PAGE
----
• SumoMe

99106854_11435737ca.jpgOk, so it isn’t exactly The Trade Fair, but a Book Fair is a Book Fair, is a Book Fair. Being a self-confessed book-lover, nothing thrills me more than the sight of books, books and more books. You don’t have to know that the Book Fair held at Pragati Maidan is the second largest in the world, to appreciate the sheer quantity of books that find their way into the stalls at the halls here. It’s hard to miss the nine-day long affair when it comes to town. The Book Fairs are undoubtedly the calendar events in the cultural life of any city.

Though I have to admit, I wasn’t very keen on a Book Fair visit this time. Being a normal college-goer, I have realised that books (and I am referring to the non-pirated ones) will weigh heavily on my lean budget. Throughout the year I have made do with libraries, friends and the local thelle-walla, the Book Fair by contrast is not even a place to bargain! However on Sunday afternoon, the last day of the nine-day long affair which began on 2 February, I inadvertently found myself at the Pragati Maidan entrance. 10 bucks and a merry-go-round entrance later, you find yourself thrown into a maze that is the Pragati Maidan. The Book Fair, however, was not always held at Pragati Maidan, in fact the first one, held way back in 1972 happened at the Windsor Place. It has indeed come a long way, from hosting 200 participants to the 1300, who turned up this time for the 18th edition of the Book Fair.

What really makes this fair a gala affair and not some sort of gigantic bookstore is the whole lot of other activities that happen alongside. This year’s fair, for instance, had an International Rights Exhibition, Children’s Pavilion and a Youth Pavilion. And, as if to drive home the fact that these were serious initiatives, the entry fee for schoolchildren and librarians was scrapped. The International Rights Exhibition on the works of and by Mahatma Gandhi, was dedicated to the Father of the Nation on the occasion of his 60th Death Anniversary. For a man of letters, there couldn’t have been a more befitting tribute. While a total of 23 countries including Germany, Russia, Pakistan, Iran and Vietnam participated in the fair, the Guest of Honour this year was Russia. Separate panel discussions, literary programmes, and special activities related to Russia and its book culture were all part of the agenda.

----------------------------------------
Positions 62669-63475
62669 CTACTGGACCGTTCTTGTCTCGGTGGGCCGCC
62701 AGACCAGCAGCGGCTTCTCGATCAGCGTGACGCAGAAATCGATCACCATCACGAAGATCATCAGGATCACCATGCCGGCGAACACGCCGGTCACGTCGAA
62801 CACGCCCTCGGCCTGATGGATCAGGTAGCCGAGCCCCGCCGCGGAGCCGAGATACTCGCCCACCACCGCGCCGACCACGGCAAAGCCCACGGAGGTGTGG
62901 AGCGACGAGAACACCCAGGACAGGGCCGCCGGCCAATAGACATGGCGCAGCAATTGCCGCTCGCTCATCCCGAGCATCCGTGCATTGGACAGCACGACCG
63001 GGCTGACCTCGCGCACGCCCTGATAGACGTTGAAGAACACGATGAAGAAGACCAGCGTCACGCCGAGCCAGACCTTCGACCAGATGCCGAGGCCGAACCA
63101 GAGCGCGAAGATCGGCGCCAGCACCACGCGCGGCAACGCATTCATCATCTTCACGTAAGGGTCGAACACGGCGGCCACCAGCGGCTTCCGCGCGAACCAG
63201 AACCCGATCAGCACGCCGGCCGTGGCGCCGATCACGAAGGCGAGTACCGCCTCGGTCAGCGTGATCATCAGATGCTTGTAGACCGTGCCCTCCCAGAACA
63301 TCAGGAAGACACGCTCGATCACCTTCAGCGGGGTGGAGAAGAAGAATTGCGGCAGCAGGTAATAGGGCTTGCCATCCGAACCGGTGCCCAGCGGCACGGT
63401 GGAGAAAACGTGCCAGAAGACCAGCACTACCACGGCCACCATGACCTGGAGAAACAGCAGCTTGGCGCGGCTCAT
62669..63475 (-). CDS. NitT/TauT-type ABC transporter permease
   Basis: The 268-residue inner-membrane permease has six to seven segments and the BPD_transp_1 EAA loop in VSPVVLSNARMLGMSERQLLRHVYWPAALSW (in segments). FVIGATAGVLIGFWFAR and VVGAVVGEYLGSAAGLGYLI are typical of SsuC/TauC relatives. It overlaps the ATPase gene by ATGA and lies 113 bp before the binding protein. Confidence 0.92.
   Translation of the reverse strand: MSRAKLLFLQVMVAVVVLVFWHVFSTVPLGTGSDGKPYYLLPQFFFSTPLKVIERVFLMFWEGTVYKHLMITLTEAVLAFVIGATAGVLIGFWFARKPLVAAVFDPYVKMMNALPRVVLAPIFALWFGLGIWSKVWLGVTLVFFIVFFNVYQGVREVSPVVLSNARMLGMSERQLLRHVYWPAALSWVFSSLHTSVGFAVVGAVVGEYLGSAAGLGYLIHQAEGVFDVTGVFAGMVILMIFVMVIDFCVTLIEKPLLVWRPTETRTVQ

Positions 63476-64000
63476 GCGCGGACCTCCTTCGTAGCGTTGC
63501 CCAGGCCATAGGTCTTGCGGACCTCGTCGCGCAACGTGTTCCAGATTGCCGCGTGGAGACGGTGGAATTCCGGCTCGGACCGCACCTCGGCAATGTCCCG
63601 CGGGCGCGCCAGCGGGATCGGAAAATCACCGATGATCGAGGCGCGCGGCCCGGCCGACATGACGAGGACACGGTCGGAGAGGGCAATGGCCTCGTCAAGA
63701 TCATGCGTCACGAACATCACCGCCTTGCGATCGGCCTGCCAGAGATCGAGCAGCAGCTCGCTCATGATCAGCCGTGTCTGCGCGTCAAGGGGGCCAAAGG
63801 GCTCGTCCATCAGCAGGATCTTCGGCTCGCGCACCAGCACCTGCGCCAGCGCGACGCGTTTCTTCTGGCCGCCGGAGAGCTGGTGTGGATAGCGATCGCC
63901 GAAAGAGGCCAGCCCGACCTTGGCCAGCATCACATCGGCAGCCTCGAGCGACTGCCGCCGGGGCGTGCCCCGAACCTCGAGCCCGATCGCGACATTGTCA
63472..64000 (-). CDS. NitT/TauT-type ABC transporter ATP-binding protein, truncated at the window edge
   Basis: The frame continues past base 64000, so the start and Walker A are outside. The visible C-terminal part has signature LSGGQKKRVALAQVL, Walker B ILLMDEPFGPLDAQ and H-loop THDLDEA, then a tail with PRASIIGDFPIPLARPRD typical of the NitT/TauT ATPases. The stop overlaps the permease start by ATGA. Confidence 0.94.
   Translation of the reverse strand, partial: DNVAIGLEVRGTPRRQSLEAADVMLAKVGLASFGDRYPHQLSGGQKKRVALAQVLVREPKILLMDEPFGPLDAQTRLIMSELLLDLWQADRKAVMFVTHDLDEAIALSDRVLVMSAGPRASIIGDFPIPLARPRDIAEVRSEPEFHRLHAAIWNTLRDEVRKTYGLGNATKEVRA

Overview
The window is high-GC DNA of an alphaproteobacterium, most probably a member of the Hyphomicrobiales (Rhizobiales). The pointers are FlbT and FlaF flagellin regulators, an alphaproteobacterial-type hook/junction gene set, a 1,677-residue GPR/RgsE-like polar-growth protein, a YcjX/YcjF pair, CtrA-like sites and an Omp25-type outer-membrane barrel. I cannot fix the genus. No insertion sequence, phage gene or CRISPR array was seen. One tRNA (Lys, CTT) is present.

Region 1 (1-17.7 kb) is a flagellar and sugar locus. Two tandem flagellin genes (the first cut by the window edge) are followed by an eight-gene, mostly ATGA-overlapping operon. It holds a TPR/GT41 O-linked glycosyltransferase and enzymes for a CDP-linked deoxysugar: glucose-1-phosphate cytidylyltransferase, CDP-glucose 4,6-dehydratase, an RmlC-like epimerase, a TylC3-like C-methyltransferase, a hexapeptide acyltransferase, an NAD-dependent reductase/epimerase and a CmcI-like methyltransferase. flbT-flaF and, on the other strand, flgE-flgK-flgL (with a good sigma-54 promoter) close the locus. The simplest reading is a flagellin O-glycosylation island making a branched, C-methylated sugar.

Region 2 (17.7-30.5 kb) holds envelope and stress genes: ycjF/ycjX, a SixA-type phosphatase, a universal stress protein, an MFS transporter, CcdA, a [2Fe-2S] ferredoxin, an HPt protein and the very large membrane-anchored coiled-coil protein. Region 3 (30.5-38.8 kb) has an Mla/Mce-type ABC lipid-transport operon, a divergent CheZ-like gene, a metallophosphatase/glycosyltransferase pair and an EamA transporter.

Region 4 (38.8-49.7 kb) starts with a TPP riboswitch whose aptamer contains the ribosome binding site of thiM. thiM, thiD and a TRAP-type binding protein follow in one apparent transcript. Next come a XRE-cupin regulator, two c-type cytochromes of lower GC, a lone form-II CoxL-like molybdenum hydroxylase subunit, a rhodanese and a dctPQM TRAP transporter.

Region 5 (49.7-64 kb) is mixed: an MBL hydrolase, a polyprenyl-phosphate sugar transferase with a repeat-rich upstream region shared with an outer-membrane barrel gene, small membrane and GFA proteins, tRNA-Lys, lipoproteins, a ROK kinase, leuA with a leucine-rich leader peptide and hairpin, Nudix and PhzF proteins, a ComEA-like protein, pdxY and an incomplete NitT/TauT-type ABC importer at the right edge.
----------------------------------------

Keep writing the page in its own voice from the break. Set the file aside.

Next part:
If you thought ‘Unity in Diversity’ was a mere cache phrase of the Indian Tourism Ministry, the Book Fair is a good place to get a rethink. The phrase, ‘everything under the sun’ aptly describes the range of topics on which books were available here. From Urdu poetry to Chetan Bhagat to Metallurgical Sciences to Mills and Boons, there was a place for everything. If there was no dearth of books, there certainly was no dearth of visitors either. Almost 2.5 lac people came down, and from what I saw there was a great deal of heterogeneity among the visitors too. Not surprisingly the National Book Trust which organized the event recorded the highest sales till date.

The Book Fair is a celebration of books; it’s an opportunity to browse aimlessly to familiarize yourself with the entire generations and genres of books. People from all walks of life, all ages, and with all sorts of tastes turned up. It was gratifying to observe the enthusiasm that books still garner after the many run down libraries I have seen. As I said a Book Fair is a Book Fair is a Book Fair!

Malavika Vyawahare

[image by Hi Pandian]

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